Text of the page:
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The Touching Art of Chaplaincy

Ordained Deacon June 2nd and awaiting an August 1st start date at my parish of call, I am offering myself as a volunteer hospital chaplain.  The hospital will be "in my orbit" (relating to the parish), and it's good to be able to offer something back to a hospital which has been there for me, my family and many friends.  I've pretty much completed orientation with the Director of Pastoral Care and did some shadowing of other chaplains.  Heart Of My Heart and I leave tomorrow for Florida to check on the in-laws.

An interesting experience shadowing others.  Many things about chaplaincy come back quickly.  One thing is critiquing others.  A specific thing I witnessed that made me cringe was the tendency of chaplains, people who I know well, to touch the patient.  Now having physical contact is not a bad thing.  In fact, it is a personal way of connecting with the other.  But patients have rights, and permissions should be asked for and granted before touching of any kind occurs.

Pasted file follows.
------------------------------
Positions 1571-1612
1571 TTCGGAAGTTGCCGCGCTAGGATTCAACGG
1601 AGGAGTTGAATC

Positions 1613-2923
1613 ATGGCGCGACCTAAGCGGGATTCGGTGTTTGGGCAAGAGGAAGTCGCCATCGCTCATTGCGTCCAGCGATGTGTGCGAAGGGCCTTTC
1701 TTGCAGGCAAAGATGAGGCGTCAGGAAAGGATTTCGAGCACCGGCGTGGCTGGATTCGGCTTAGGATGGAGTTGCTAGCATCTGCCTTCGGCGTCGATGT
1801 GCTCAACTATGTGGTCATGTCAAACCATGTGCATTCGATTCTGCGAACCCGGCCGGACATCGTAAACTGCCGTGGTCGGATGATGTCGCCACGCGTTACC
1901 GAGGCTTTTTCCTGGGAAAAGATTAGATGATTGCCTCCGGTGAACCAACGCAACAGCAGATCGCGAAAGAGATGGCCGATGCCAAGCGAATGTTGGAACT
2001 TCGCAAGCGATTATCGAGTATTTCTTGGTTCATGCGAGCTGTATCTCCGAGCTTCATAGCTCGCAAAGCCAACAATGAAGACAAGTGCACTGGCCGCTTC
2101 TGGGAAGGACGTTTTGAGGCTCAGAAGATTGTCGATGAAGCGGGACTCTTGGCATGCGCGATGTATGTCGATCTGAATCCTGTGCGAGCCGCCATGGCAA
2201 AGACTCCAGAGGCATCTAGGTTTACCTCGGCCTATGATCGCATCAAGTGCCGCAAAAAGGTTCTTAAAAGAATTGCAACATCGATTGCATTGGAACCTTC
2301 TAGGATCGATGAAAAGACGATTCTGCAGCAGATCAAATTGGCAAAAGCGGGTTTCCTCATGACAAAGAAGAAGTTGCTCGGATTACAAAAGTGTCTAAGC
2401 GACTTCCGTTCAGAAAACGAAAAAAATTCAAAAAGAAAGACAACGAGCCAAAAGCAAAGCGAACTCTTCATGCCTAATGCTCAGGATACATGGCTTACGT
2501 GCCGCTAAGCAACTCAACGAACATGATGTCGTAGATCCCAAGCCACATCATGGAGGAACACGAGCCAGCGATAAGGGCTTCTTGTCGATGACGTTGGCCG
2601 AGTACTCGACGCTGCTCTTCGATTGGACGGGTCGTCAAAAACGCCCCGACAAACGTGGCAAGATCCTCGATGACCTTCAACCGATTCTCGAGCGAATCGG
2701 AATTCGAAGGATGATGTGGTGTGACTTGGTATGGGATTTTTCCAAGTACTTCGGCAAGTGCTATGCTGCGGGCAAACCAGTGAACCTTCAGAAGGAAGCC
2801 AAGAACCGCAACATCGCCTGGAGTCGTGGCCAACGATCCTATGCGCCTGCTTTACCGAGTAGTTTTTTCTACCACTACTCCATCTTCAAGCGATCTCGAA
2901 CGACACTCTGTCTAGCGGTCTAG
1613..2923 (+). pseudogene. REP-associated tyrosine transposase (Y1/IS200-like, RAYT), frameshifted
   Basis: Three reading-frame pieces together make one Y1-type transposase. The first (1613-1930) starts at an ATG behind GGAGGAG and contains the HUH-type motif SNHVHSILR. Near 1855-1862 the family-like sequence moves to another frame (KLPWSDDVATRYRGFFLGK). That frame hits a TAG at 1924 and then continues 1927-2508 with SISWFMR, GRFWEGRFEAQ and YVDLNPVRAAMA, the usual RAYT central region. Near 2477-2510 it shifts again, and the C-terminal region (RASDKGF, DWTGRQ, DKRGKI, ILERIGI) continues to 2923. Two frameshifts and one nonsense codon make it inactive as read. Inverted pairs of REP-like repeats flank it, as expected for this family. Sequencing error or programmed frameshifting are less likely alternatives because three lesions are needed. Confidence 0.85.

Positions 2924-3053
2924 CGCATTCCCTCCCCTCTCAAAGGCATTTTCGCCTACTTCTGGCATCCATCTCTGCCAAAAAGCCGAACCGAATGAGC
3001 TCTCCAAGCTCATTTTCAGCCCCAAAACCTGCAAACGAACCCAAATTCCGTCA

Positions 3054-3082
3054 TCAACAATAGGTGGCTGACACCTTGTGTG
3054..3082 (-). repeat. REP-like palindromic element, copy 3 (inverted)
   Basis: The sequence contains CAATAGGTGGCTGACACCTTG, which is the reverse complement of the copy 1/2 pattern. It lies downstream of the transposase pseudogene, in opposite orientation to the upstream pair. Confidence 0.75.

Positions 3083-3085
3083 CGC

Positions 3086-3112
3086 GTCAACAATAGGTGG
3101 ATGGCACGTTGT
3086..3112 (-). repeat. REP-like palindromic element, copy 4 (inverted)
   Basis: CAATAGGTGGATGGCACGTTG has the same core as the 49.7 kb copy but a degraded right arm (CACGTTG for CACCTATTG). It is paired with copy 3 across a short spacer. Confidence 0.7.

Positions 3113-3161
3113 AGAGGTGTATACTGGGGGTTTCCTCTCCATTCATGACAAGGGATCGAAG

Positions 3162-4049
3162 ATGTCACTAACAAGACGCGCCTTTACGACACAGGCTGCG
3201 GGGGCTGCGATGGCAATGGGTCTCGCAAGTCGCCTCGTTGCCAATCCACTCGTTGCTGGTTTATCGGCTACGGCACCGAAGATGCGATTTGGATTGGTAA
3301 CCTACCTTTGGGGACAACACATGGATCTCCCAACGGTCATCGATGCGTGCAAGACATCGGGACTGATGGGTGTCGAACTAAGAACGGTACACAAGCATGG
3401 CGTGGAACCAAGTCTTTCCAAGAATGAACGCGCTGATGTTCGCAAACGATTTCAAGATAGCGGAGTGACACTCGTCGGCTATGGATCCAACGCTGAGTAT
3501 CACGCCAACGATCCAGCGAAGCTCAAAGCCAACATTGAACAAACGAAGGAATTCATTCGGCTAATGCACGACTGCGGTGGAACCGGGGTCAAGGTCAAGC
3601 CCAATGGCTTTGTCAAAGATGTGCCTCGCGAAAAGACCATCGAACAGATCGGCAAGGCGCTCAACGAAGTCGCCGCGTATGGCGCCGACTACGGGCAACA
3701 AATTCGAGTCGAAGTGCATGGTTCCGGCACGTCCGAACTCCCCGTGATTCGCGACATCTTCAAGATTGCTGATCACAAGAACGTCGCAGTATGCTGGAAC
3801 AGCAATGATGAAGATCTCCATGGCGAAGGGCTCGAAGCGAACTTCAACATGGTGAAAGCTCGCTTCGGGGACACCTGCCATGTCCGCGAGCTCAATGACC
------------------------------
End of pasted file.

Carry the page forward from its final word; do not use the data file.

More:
Now I am a touchy person.  But I have seen in two short rounds of shadowing the art of visiting hospital patients may breed more familiarity on the part of chaplains than that to which they are entitled.  Unless the other is family or a close friend, no touching by the touchee should commence without the permission of the one being touched.  Always ask. And be clear about why and where you may want to touch.  If you offer prayer, and they consent, then ask if it is okay to hold hands, place a hand on a shoulder, or lay hands upon the shoulders or head.  Ask.  Patients have rights.  Chaplains should be better about upholding those rights than any others. 

Now I'm by no means perfect.  There is much where flexing pastoral muscles needs more active exercise.  But I do consider myself re-oriented.  I think I'm ready to resume active pastoral visiting.  I'll probably practice on my family while we're in Florida.  Oh boy!  Someone better let them know that I'm coming.